Sunday, March 31, 2013

Tying on a new warp

I thought I'd show a photo journal of tying a new warp on to an old one.  Many times I hear weavers say they tried and its too slow.  It will be slow the first few times but like anything you get faster with practice.  Another cry is how awful to pull your threads through all those heddles.  Well I've done it with merino, mohair, even singles cashmere and put white paper underneath the heddles to catch any fibre fall - none.  What I have noticed is the strain on the threads in the heddles when a shed is opened whilst weaving.  Every time you open a shed the threads are strained even if only slightly.  Today I realised how often the shuttle passes over the threads on the shuttle race.  My brain couldn't work out the average number of passes but its lots, especially without an automatic advance.

This is my way of tying on a new warp, it works for me.
So before I cut off my woven cloth I put two rows of tabby of contrasting colour in the warp near the reed, that is, a cross.
 I do the same with the new warp, I secure the cross with contrasting thread.  I find this easier to work with than leash sticks.
 Then I take one thread from the old warp and one thread from the new and tie an overhand knot, in this case 542 times passing the knotted threads to the side out of the way.
 One can see when the wrong thread has been picked up as the cross threads twist over themselves.  If they aren't sliding smoothly along the cross some thing's wrong.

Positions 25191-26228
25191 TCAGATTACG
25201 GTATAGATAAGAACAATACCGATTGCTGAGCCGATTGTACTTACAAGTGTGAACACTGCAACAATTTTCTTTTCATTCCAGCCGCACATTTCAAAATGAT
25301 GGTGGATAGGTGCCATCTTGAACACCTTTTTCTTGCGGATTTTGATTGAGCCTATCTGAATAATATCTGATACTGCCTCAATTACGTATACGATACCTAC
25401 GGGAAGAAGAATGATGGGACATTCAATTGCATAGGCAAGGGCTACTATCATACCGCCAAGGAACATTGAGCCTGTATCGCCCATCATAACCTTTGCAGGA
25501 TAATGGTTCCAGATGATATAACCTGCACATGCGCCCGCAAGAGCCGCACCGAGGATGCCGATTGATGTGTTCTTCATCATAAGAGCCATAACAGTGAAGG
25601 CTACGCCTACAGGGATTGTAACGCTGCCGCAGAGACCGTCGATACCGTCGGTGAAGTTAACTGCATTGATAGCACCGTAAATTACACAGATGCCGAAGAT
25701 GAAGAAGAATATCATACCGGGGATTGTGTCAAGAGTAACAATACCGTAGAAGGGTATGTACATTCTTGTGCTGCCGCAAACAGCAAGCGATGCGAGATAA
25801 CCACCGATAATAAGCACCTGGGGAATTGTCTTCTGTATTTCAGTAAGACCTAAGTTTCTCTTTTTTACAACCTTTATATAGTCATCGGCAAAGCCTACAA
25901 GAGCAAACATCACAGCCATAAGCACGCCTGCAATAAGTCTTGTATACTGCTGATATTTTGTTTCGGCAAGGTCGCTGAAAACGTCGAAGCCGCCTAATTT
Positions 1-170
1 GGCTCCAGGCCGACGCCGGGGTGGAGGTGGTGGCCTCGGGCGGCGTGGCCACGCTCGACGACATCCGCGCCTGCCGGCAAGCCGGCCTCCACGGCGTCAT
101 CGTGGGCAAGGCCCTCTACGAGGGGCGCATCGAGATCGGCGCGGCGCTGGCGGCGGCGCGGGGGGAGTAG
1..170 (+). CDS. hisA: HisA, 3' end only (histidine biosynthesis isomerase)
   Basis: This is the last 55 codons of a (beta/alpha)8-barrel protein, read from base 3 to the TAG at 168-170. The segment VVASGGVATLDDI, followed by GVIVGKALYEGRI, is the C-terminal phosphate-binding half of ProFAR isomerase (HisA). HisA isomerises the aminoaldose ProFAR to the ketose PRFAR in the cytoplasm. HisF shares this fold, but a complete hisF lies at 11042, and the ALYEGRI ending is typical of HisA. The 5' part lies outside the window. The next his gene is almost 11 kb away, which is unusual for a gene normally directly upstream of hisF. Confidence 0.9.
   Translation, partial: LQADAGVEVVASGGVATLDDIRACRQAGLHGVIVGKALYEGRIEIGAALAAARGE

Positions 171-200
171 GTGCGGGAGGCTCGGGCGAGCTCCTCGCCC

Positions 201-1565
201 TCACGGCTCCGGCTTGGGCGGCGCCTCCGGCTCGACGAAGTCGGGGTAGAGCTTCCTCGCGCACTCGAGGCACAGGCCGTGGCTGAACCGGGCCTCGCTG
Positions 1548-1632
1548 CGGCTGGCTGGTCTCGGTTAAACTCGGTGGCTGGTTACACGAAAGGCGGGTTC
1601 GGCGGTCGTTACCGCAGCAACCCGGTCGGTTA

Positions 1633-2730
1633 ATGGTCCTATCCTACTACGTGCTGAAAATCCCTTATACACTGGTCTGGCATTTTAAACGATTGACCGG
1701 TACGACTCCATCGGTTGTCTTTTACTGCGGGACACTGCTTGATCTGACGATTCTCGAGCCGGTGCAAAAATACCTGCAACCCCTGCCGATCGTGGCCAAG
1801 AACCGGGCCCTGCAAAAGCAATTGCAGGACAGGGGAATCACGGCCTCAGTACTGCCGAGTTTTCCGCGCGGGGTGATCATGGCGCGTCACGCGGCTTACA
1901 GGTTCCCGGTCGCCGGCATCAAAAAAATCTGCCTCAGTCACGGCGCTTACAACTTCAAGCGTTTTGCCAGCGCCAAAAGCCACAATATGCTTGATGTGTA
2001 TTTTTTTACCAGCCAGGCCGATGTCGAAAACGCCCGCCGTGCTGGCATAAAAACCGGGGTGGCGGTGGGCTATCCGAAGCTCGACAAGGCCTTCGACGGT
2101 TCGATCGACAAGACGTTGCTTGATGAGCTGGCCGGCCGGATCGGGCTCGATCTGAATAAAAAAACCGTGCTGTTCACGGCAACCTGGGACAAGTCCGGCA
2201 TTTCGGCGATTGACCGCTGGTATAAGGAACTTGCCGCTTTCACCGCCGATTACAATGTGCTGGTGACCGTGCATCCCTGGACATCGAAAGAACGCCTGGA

And in the end we have an organised bird nest.  Organised because every thread is in order on top of the last and still under control because the crosses are still in.
 I then find the choke tie nearest the cross threads, usually 1.5 to 2 metres from the ends now knotted.  Starting with the last chain tied I gently pull and flap from the choke tie until the threads straighten.  I never comb the warp with comb or fingers.
 And here we are ready to ease the knots through the reed and heddles.
 As I started to pull the threads on to the back beam I remembered reading this from Cally Booker and went looking for my dress stand and tripped over the warp reel on the way!  Bingo, the extra tension of moving over the rail and under the beam (which is pretty mobile) was enough to get the warp on without squeezing myself from back to front of loom and pulling.
 Can't resist the row of straight knots.  If the last cloth was cut off straight and all the knots are about the same size then they pretty much have to be straight.  This is the fourth warp I've tied on to this particular threading.
 And weaving has begun.
This is a wrap for a bride; my daughter's friend is marrying at the end of April so she may or may not need extra warmth.  The warp is bamboo and the weft is silk.
This pic is for Agnes who helped me get my selvedges straight.

1 comment:

  1. You put that into practice quickly! Glad the rail trick worked for you. I must admit I haven't tried tying on a warp yet. I'd like to, so that I have it in my armoury, so to speak, but I get so much pleasure from threading that I never want to miss out.